Thursday, February 23, 2012

Shaming NEVER Promotes Health.

Shaming a person NEVER promotes health. Or, anything good.

So why do people keep shaming others to "help" them lose weight?

You probably have heard about Children's Healthcare of Atlanta's campaign to fight obesity (overview here and discussion here.) I was outraged from the start of this campaign because my large clients tell me their experiences in our world where shame has led them to promote self hate not health.

Now, Disney has thrown in its influence, money, and cartoonists to promote body shame and bullying. They just started this Habit Heroes online campaign and interactive Epcot exhibit to fight obesity. I am close to tears reading what this campaign has to offer although thankful that blogger Yoni Feedhoff brought it to my attention. The eye-opening post can be found here. This is just another campaign showing the skinny heroes saving those dumb enough to be fat (please read my pissed off sarcasm).

There is no way this campaign or any like it will promote long term health. Even more, those who are not large can be harmed by this message too. They are taught skinny people are better, stronger, and automatically healthy. These campaigns lay the foundation for bullying and a negative relationship with food.

Those in the fight against obesity often admit, although a tough pill to swallow, maybe shaming is okay because it will get people to make changes. I want to provide some insight as to why this does not work.
What shaming leads to:
  • not wanting to move one's body because one wants to hide it (thus less exercise)
  • not wanting to fuel one's body in a way that feels good during and after eating (thus less fruit, veggie consumption and eating more forbidden foods)
  • more negative self talk and then more depression
  • weight gain
After practicing as a dietitian for a few years, I witnessed smart, strong, beautiful, brave large people trying to attain health although the world kept calling them fat, lazy, and stupid.  Such a challenging task! Imagine trying to work toward health when the world keeps telling you that you are too stupid to realize something is "wrong" with you.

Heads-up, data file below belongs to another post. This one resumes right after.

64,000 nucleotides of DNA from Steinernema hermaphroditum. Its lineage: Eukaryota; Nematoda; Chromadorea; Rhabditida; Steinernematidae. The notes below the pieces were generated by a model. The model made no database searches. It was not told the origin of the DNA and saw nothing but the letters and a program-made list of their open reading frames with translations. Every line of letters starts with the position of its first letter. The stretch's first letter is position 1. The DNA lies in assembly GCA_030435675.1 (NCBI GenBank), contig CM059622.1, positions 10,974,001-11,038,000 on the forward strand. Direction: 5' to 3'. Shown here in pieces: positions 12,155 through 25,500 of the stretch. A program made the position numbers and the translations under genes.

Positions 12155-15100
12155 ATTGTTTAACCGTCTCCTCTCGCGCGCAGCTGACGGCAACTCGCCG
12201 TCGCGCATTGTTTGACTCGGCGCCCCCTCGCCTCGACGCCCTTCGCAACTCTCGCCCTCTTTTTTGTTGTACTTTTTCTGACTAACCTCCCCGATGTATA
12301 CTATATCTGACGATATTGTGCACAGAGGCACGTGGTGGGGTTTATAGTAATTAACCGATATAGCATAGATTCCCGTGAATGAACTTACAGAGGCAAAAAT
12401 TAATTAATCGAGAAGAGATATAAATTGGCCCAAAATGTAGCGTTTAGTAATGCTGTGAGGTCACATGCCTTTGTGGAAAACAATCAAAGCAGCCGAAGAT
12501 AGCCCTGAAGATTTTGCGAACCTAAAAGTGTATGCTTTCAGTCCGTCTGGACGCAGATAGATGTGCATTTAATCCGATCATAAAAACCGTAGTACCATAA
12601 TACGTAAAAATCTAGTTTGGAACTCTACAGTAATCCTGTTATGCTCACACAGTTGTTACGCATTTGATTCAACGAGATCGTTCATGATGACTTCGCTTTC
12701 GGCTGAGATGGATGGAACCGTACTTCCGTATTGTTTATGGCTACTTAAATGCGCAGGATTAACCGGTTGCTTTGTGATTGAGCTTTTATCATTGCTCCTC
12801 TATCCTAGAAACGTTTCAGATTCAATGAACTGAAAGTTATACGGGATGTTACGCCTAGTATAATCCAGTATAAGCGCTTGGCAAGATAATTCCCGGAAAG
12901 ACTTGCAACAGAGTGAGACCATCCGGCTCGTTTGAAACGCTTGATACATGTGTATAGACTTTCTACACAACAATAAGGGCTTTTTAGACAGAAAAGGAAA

After consulting with experienced colleagues and finishing a master's degree in counseling, I have learned empowerment promotes health. Empowering interactions help people find intrinsic motivation to encourage a healthy life.

What empowerment leads to:
  • moving one's body more because one enjoys it and it feels good (thus more exercise)
  • wanting one's body to feel strong and able to do this movement; also wanting food to make the body feel good during and after eating (thus more fruits, veggies; "forbidden" foods eaten with less frequency)
  • more positive self talk and less depression
  • healthy bodies and minds
I am now off to configure a way to prevent my almost 4-year-old from experiencing this Disney campaign. I want her to love her body and want to promote health; I also want her to appreciate health comes in all shapes and sizes. I will teach her all bodies deserve love and respect. Although now, Disney just made my job so much tougher.


Trina Robertson, MS, RD said...

Julie, thank you for sharing the web game and your opinion. I would greatly appreciate it if you would post a link to your blog post on this Child Nutrition LinkedIn group. I will approve your post and I know it will be received since we have recently been discussing how to help fight childhood obesity. I will post it on your behalf if you prefer:

Julie Duffy Dillon said...

Hi Trina! Thanks for the comments and would love for you to pass it on. Also, I will join the group. I appreciate the connection :-)

Joe Bailey said...

Habit Heroes as many other Disney based characters are hard on our children. I wish I could avoid all things (shows, books, movies, advertisements) that can injure a child's perception of body image. The ideal that girls and boys are faced with from what they learn from movies and so forth can negatively effect them as they go into adulthood. My family relationships professor emphasized this point in a few of her lectures. After which I told my husband that there was going to be no princess-y, idealistic, Disney movies or tv shows allowed for our daughter. I know this is an extreme form of sheltering, but with all the other obstacles she will have to face, I would rather try my best to emphasize that she is not supposed to look like a character from a show, but instead she is beautiful absolutely no matter what.

Julie Duffy Dillon said...

Thanks for your comment Joe and I have had a similar desire to "shelter" my child. It seems so strange that we need to protect our children from those who are making things for them yet they are not looking out for them...just trying to get a buck. I have found I can't fight all the princess-y culture (exhaustion otherwise!) yet I am sure to not promote it and always have alternatives.

Disney getting into food in such a harmful way is a painful blow for me. This is going to be tough to shield from our children.

Header Image from Bangbouh @ Flickr